* DC Chicago will select a set of more "well known" speakers prior to opening up the session proposals and voting to the public. While this is actually quite beneficial to people who need to convince their companies to let them attend it is a big change (possibly the biggest in my eyes) to the way Drupalcons are traditionally a bit more open for anyone in the community to present their ideas. I see this ultimately heading down the road of having the conference organizers select all the speakers, and possibly even moving to the paid speaker and expensive conference price tag model. When the vast majority of the attendees shifts from Drupal contributors to people trying to learn what Drupal is and how it can fit into their company, this is really only natural.
* Lastly, Drupalcons are now being planned multiple years in advance. This is quite different from the planning that normally occurs one Drupalcon in advance.
None of these changes are necessarily bad things, they're just a sign that times are changing.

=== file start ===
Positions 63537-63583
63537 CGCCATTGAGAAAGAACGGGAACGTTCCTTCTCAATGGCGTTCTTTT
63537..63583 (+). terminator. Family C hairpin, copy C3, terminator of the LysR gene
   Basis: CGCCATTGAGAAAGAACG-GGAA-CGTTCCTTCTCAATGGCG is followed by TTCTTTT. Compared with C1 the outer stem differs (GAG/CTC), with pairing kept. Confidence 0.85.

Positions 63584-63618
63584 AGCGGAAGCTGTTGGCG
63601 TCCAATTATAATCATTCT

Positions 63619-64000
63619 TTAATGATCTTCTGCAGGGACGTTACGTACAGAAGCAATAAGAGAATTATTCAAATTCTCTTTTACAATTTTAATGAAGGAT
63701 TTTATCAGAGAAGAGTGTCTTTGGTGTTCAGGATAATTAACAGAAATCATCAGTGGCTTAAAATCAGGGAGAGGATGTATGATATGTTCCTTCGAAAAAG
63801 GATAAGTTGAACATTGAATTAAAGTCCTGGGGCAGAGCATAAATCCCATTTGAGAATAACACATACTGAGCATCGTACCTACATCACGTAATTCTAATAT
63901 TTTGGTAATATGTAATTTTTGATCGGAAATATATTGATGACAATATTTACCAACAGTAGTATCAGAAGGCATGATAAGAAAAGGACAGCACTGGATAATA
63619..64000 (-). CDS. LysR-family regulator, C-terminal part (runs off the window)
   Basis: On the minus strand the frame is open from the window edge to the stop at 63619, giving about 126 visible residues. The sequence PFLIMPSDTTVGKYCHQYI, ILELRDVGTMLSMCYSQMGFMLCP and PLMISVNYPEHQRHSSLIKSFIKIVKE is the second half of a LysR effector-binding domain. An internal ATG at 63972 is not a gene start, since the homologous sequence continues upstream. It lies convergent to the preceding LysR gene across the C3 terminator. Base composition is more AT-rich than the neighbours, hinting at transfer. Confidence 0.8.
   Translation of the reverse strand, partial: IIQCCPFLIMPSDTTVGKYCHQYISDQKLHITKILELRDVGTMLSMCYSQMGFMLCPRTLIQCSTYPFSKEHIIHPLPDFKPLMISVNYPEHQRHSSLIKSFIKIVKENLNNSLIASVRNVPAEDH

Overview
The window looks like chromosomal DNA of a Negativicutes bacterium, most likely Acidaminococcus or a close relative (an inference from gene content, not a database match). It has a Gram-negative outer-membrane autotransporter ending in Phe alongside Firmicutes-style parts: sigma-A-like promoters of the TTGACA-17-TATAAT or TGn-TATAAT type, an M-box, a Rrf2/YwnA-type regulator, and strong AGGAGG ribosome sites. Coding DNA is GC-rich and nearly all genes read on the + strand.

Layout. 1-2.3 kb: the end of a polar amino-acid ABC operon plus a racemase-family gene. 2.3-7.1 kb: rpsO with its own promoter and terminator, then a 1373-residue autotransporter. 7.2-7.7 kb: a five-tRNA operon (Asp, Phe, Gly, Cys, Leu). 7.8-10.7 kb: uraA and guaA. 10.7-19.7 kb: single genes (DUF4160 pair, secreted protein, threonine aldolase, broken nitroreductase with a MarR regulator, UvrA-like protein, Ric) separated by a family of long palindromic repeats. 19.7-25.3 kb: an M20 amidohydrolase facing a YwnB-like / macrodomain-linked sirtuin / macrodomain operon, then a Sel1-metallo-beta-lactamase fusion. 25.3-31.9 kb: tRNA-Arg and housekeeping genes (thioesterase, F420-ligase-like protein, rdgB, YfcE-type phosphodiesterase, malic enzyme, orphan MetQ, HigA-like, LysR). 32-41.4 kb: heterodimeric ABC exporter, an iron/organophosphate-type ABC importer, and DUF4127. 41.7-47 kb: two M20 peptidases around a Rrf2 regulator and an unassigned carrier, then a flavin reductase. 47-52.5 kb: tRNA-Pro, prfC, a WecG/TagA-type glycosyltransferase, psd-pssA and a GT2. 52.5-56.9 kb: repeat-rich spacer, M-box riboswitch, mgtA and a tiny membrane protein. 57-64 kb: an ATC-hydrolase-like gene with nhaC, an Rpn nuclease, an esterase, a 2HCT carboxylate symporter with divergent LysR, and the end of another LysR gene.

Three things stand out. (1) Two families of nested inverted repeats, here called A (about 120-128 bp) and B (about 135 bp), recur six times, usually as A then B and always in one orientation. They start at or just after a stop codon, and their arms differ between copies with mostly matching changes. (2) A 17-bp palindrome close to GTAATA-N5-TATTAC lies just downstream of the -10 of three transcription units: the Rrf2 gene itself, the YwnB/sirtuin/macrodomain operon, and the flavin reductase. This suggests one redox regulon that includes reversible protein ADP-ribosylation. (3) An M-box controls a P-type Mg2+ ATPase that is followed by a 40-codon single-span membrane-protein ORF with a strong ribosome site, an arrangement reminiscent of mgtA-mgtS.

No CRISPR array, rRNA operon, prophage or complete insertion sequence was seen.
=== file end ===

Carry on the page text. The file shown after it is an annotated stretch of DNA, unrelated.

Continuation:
For me personally, I think Drupalcon will soon no longer be something I look forward to and anticipate, but instead something I go to out of obligation for the work I do.
This doesn't mean I'm not still super excited about the community and new things that are happening in Drupal, but instead that it's time to redirect my energy elsewhere. I think the stuff I'm really gonna be excited about in the future will be the local Drupal camps, and things like the upcoming PNW Drupal Summit (which unfortunately I'll be missing :( ). Also, I think there will be some very cool community stuff happening in new areas with Drupalcon like conferences happening in Asia, South America, and Africa.
The most important aspect of Drupal is the community. It's sad to think that Drupalcons are leaving that behind a bit, but I also don't think there's any other way it can go.
With that said, I had an amazing time in Copenhagen. There were a few issues (as there always are) but overall the conference organizers did a great job putting it together and I thought the sessions had a very good balance from intro to advanced. And I'm definitely looking forward to seeing everyone in Chicago :).